Tag Archives: social networks
I read an article on wsj.com about a well known NYC Restaurant owner who has started building his brand online. Michael McCarty started a blog and has videos on YouTube, and his latest social media creation is a Twitter feed that tells his followers who is having lunch at his restaurant. He doesn’t limit it to rich and famous, instead he focuses on frequent customers. What a great way to make your customers feel appreciated!
What a great idea for a radio station.
I’ve talked before about the right ways and the wrong ways to use a Twitter feed, but in case you missed it or forgot, here they are again:
- DO ask your listeners to follow you on Twitter.
- DO follow every single one of them back (it shows them you care, and you can organize them into lists to manage them if you want).
- DO send them interesting information everyday. Tweet things that your listeners care about, like local news and stories, info about music and musicians, or just random thoughts. But keep it short, the shorter the better, so people can retweet your stuff.
- DO use a service like Blip.fm to tweet songs that you are playing on the air. Not all the songs, just one once in a while for fun.
- DO think of Twitter as another channel of content that you are creating. Make it fun and interesting.
- DO love your listeners on Twitter. Thank people for listening and following you by tweeting their names. That helps them get more followers, which is fun for them.
- DO NOT tweet promotional announcements.
- DO NOT tweet advertisements.
- DO NOT try to do giveaways on Twitter.
- DON’T make people follow you, make them want to follow you.
Twitter is a way for stations to build a better relationship with their audience and get more listeners. I tweet a few times everyday and it has definitely helped build my brand and audience.
Bridge Ratings has some new study results out that focus on the successful use of social media marketing by radio stations and other businesses. It finds that effective social media marketing executed on properly selected social network sites can have jaw dropping results.
The study outlines a Social Media Network Hierarchy strategy based on social media behaviors within various demographics. For example, girls 12-17 use different social media sites than other age groups. Once the correct social media behaviors and sites are identified, and “If messaging is done properly (short in length, keyed on strategic products or services with targeted creative) and with precision, response rates can accelerate. Repetition plays a factor as well.”
Basically the study says that social media marketing can be extremely effective, provided that the target demographic’s online social behavior is well understood, product messaging is “laser-focused”, repetition is limited, and campaigns are well executed.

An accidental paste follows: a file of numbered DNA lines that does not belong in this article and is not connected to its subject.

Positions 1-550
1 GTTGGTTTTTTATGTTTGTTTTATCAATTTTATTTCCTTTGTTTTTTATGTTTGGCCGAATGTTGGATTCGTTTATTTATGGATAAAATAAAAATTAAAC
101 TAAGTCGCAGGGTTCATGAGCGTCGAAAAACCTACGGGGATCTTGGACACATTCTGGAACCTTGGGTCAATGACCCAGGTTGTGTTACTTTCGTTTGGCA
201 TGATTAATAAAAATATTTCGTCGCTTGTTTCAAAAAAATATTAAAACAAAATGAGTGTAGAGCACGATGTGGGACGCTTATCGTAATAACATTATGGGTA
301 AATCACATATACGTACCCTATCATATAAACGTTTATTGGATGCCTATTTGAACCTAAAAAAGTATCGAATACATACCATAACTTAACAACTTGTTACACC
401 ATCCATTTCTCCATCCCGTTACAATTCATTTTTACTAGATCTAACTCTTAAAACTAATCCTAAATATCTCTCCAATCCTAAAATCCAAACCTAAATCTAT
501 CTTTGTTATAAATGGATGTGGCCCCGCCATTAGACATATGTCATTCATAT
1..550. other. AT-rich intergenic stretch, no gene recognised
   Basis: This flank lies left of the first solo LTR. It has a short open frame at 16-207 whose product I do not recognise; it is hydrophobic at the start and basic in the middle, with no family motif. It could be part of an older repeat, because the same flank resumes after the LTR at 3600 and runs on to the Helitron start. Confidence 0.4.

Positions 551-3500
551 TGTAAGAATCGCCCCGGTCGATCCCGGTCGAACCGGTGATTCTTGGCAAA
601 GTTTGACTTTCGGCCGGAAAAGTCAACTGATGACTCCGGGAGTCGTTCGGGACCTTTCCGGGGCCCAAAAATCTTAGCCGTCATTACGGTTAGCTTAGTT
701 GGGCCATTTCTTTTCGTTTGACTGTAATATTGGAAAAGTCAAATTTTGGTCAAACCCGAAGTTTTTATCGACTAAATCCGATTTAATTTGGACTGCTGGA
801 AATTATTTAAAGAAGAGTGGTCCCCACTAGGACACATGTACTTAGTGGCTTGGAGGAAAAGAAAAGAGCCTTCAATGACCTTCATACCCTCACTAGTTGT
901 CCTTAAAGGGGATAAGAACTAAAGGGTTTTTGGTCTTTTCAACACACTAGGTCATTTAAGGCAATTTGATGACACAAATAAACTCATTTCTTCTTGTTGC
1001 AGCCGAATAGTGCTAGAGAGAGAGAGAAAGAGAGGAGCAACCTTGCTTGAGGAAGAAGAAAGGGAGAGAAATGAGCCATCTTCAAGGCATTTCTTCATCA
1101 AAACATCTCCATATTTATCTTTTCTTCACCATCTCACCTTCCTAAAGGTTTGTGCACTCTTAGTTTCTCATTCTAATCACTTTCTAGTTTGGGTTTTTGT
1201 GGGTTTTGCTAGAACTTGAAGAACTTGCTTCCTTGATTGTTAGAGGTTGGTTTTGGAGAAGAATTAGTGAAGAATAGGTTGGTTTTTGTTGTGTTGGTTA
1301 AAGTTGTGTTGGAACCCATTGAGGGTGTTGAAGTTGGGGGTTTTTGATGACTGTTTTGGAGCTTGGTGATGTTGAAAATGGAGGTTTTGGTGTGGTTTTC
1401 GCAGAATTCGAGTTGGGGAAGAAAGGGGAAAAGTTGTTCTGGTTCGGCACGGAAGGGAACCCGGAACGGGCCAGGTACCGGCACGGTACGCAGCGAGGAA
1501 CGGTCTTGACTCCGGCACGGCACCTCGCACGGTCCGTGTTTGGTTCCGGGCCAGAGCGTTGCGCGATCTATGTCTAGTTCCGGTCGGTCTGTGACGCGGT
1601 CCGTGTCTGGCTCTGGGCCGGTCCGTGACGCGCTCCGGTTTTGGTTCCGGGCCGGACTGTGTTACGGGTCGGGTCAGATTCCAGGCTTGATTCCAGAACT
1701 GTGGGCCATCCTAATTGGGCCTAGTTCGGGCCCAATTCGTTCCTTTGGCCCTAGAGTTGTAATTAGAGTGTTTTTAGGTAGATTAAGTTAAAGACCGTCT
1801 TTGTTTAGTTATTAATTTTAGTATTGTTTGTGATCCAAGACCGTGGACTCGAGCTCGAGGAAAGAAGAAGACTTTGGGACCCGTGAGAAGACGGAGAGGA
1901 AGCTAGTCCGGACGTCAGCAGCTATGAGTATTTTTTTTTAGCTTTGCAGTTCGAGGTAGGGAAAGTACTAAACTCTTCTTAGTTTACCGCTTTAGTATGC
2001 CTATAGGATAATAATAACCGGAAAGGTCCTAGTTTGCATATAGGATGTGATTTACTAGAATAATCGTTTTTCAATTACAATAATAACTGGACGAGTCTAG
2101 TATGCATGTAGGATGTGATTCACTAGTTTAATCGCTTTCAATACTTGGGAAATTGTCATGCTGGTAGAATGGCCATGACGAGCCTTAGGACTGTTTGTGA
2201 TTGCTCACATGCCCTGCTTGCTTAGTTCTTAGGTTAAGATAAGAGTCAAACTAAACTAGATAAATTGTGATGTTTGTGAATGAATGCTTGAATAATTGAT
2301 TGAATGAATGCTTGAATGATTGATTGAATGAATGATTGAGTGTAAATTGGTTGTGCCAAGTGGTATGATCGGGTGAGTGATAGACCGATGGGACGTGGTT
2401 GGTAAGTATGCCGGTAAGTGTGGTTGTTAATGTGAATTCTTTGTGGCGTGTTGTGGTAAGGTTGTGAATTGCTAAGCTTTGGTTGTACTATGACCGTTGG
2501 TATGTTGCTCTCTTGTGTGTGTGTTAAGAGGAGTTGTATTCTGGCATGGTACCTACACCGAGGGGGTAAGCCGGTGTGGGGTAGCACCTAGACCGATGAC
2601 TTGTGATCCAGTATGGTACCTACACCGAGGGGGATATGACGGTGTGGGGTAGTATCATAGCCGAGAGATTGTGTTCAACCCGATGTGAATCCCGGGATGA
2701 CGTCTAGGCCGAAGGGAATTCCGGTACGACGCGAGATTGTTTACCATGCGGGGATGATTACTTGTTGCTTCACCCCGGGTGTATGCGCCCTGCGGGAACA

Several examples document the strategy, such as a CHR station that used frequent messaging on social network sites to promote contests, on-air features and client promotions and saw a 25% increase in response. A record company that increased digital downloads by 34%. A broadcaster that grew listening sessions by 75% in 4 weeks, and an Internet radio station that grew sessions by 20% over 6 weeks.
You can read the study summary here.
Last week Facebook implemented a new phase of integrations with other sites that allow people to share things they like on their favorite sites throughout their Facebook network. The “Open Graph” is Facebook’s new game, and Internet radio darling Pandora is a big winner in it.
“Pandora is mapping out the part of the graph that relates to music,” said Facebook CEO Mark Zuckerberg during his announcement this week. “If we can take these separate maps of the graph and pull them all together, then we can create a Web that’s smarter, more social, more personalized
Listen to Pandora CTO Tom Conrad in this interview with Robert Scoble as he explains how Facebook came to them several months ago and offered a glimpse of their next phase in order to engage Pandora in becoming a launch partner.
What’s so cool about this, says Conrad, is that Pandora was already personalized and easy – “one button, you lean back and you’re done” he says. Now, as songs are playing, friends who like the same music will pop up on your screen where you can see what stations they like and what songs they have bookmarked, even leave messages for your friends.
It’s a way to make Pandora more social right within the product. Until now, notes Conrad, Pandora’s been social because people talk about it – sharing songs and bands they found on Pandora over drinks or Thanksgiving dinner.